You can find plenty of Santa Clara County mountain homes for under $1 million in picturesque settings, as well as luxury ridge-top estates with picturesque valley, bay, and ocean views, however the mountains are a specialty market that’s not for everyone.
While it’s difficult to put an exact number on it, expansive and sweeping views will generally be of higher value than comparable properties with peek-a-boo views. That said, sellers – don’t forget to market your views! A good agent will know how and where to include a pleasant vista in their marketing, whether it’s capturing photos of the scene, drone footage to show off the location, greeting open house guests from the front deck, or a description of the foothills seen out the bedroom window.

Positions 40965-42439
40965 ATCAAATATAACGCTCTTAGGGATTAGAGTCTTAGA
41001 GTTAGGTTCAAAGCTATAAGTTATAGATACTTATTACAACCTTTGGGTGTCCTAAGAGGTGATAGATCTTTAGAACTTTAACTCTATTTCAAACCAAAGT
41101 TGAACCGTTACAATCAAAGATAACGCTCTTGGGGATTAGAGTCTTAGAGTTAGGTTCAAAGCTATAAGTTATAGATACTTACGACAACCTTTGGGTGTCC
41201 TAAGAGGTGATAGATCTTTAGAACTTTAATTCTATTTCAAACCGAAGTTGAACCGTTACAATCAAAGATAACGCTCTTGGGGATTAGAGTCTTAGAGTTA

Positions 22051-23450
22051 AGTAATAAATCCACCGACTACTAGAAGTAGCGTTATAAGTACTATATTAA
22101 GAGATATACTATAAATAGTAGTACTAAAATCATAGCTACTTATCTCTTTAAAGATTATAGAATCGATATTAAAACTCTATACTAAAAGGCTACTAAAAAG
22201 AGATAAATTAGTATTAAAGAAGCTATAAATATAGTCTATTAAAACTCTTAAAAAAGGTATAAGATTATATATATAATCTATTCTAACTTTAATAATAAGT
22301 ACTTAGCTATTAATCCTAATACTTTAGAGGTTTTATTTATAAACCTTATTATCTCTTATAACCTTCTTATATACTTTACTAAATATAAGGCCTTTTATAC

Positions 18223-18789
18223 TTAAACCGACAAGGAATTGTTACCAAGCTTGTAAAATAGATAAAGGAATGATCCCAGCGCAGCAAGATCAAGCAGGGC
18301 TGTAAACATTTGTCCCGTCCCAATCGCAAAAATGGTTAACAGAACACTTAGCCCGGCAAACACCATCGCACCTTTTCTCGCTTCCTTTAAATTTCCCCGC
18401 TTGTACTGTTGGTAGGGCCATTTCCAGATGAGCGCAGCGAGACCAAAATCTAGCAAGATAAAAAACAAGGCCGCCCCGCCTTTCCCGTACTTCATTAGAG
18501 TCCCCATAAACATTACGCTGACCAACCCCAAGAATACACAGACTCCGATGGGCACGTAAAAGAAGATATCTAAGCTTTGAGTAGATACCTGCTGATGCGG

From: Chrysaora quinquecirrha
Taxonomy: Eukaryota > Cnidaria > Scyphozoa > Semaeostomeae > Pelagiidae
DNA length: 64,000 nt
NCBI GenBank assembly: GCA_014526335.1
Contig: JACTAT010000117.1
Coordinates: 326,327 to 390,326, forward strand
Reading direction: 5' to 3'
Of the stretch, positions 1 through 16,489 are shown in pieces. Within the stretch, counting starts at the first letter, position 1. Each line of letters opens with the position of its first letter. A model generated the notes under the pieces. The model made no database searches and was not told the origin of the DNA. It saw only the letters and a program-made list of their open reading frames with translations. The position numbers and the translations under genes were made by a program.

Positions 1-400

I live in the Belwood neighborhood nestled beside the foothills of East Los Gatos close to Belgatos Park. A “close in” location, not out in the boondocks, assigned to the sought-after Union schools. Many of these homes are comfortably sized single family homes around 2,000 SqFt and on 10,000 SqFt lots. Over the last year (March 2022 – March 2023) in Belwood and neighboring Belmont, 14 properties sold between $2M for one of the smallest homes on one of the smallest lots in the area up to $3.65M for one of the larger homes which had been extensively remodeled.
Take that same house and move it to Saratoga with Saratoga schools, and the price would be substantially more expensive, and more still in Los Altos! Compared to some other foothill communities in the South Bay, Los Gatos offers homeowners good “bang for your buck”, at least for Silicon Valley standards. If you haven’t spent much time in this charming town, I’d invite you to check it out!